Tips

Make Sure You Know Your Place in the Chain of Responsibility

Make Sure You Know Your Place in the Chain of Responsibility

Australia is a country famous for uniqueness … Kangaroos, wallabies, Duck-Billed whatchamacallits—the list goes on. In road transport legislation too, we have a set of regulations which while not totally unique, are not yet adopted on a widespread basis around the rest of the world. I say not yet … but I believe the time will come when the “chain of responsibility” concept becomes adopted in many western nations. In fact, COR legislation was recommended to the United States Congress in 2014 and is currently under consideration.     Back at home, knowing your place in the chain of responsibility is critical if your business is to steer clear of liability for something that happens literally a way down the Australian highway.   What is the Chain of Responsibility? In a nutshell, chain of responsibility legislation applies to pretty much any entity involved in a supply chain; at least if that supply chain involves goods transportation by road. Essentially, if a truck driver commits an offence under the Heavy Vehicle National Law (HVNL) and you exerted even a small degree of influence over the event, you can be held liable in part for the offence.   Here’s an example … As a simple example of how you might be liable for a driver’s HVNL breach, imagine you are responsible for unloading inbound deliveries from a supplier. Your team is under pressure when a truck comes in and consequently, the truck is held for some time before the goods on board finally get unloaded. As a result, the truck driver fails to take a scheduled break in his efforts to get back to base and is subsequently involved in an accident for which he is blameworthy. Now here’s the bad news … under COR law, you are potentially blameworthy too.   It Pays to Know Your Place This is of course, a simplified example, but hopefully the message is clear. If you and your company are in a position to influence the course of events in the transport of goods by road (and you are in Australia), you should know your responsibilities under COR legislation. So do yourself a favor; if you aren’t already aware, get yourself up to speed post-haste and know your place in the chain of responsibility.   See also related articles: Chain of Responsibility Part 1 – an Easy Guide Chain of Responsibility Part 2 –...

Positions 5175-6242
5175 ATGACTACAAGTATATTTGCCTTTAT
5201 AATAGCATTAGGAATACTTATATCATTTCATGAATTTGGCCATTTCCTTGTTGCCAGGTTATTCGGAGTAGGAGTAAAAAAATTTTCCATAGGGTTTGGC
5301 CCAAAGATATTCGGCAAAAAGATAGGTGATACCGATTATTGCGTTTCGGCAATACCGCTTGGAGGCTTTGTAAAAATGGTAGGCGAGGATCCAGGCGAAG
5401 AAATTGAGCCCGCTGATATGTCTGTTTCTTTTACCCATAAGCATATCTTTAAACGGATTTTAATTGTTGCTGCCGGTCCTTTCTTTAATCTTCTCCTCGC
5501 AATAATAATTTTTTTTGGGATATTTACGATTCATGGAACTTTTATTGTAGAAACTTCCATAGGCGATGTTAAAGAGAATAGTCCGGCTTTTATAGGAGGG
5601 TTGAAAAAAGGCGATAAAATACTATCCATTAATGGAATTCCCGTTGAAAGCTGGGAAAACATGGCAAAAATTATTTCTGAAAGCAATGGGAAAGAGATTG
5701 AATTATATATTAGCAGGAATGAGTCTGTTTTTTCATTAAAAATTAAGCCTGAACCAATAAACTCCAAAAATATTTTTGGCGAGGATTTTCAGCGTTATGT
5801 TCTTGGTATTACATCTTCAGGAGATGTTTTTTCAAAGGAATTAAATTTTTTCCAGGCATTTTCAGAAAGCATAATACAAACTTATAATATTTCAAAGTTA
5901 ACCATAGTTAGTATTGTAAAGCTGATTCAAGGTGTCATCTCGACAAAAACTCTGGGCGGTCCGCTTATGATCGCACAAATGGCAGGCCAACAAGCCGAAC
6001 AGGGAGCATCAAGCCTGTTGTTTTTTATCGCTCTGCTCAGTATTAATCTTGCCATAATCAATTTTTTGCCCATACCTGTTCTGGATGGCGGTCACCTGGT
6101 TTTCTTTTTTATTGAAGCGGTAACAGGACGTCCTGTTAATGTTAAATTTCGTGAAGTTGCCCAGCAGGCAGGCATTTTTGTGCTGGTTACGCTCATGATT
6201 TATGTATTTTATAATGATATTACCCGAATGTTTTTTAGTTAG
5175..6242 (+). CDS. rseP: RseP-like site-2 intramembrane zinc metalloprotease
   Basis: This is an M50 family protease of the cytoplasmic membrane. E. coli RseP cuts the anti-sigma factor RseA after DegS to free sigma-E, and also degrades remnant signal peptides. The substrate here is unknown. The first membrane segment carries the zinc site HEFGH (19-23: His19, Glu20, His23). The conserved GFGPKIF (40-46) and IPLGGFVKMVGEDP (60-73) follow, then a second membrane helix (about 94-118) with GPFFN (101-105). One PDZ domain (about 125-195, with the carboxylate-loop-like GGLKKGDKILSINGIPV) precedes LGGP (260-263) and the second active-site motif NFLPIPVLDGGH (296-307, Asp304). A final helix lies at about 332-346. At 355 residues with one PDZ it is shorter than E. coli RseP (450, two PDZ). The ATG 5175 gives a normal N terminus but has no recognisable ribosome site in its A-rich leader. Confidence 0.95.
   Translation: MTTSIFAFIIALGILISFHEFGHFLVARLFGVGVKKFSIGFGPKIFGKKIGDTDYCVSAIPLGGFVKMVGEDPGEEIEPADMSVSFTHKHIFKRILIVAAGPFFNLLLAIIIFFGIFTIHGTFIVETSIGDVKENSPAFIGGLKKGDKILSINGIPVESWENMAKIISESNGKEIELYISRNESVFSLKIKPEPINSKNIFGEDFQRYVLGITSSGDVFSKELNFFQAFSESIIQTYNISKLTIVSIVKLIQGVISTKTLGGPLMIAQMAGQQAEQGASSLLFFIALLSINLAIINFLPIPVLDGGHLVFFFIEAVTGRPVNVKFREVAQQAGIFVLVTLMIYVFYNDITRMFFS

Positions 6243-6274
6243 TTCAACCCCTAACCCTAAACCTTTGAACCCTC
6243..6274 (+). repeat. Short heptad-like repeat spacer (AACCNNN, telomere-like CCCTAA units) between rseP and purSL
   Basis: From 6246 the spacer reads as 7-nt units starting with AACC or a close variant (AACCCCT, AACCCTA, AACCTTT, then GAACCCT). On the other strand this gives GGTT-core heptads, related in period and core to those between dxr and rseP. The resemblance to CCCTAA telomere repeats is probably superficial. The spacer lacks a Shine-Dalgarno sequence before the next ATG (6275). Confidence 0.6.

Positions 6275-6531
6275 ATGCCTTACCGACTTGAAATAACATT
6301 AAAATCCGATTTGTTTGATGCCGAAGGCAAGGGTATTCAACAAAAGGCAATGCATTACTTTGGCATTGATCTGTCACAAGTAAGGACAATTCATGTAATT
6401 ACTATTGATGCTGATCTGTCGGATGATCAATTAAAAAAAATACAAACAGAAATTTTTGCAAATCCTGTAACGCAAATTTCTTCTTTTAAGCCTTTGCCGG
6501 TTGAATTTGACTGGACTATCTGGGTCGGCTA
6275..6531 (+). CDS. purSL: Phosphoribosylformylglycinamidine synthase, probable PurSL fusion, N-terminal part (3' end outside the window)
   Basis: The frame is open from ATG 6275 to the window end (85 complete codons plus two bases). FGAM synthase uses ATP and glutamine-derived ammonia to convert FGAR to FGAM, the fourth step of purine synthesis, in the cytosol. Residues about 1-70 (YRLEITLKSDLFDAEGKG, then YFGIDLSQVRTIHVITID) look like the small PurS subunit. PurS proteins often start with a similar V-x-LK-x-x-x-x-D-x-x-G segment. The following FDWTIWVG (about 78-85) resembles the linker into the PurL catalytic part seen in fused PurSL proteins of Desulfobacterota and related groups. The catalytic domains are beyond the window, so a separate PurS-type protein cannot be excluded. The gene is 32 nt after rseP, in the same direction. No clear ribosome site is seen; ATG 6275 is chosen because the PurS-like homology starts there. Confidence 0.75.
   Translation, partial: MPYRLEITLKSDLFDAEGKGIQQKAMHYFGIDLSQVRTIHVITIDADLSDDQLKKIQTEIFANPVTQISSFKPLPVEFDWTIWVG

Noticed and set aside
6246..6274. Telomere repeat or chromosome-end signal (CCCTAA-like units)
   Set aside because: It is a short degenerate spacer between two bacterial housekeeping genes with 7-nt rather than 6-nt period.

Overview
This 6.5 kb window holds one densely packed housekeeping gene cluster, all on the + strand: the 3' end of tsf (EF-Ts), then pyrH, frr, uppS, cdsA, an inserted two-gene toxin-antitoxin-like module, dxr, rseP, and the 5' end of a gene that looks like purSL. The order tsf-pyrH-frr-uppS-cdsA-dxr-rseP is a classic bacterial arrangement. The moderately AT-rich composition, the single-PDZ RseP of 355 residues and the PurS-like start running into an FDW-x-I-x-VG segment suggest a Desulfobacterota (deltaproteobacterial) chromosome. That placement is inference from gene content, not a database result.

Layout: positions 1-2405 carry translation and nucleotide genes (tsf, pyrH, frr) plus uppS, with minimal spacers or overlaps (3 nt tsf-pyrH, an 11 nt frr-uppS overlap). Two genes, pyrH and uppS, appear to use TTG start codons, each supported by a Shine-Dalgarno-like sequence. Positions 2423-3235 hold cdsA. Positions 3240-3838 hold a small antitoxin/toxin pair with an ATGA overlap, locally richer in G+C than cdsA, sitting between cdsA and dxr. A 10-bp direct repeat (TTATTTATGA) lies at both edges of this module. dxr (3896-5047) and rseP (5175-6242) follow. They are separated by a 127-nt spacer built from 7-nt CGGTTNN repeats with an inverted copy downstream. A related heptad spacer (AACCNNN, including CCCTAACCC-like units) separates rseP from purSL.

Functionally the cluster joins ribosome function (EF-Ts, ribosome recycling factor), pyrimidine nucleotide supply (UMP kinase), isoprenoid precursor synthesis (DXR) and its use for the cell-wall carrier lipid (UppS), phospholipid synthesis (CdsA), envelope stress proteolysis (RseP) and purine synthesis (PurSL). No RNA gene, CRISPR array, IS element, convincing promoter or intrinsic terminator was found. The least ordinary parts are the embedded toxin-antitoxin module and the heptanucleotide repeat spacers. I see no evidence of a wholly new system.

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Distribution Centre Performance: How Do You Measure Yours?

Distribution Centre Performance: How Do You Measure Yours?

As you may be aware, one of the businesses in the Logistics Bureau Group is Benchmarking Success, a company dedicated to helping supply chain enterprises to benchmark and measure performance. We founded the company because the complexity of increasingly global supply chains can make it challenging to keep a pulse on performance. Quite simply, we wanted to make that task simpler for our clients.     Just to illustrate how even a single supply chain component needs a set of relevant and meaningful key performance indicators to provide visibility for managers, I thought I’d share a brief insight into some of the most popular metrics for monitoring distribution centre performance.   Six Popular Distribution Centre Performance KPIs So here are six of the most popular distribution centre performance metrics being used around the world’s supply chains: On Time Shipment: Percentage of total order lines shipped on or before requested shipping date. Internal Order Cycle Time: Average time between receipt of customer order and the order being loaded onto vehicle for delivery. Dock to Stock Cycle Time: Average number of hours taken to put goods away in the warehouse. The time from the inbound unloading dock to the SKU storage location. Total Order Cycle Time: Average time duration between customer placing order and customer receiving the ordered goods. Order Picking Accuracy: Percentage of total orders that were correctly picked (correct quantity and quality of items on an order) Average Warehouse Capacity Utilised: Percentage of warehouse capacity used over a specific time period (could be month, quarter or year). Does your company use any of these popular KPIs? We’d love to hear about the ones you like and the ones you don’t and the reasons for your preferred choice of metrics.   Best Regards Rob O’Byrne Email or +61 417 417...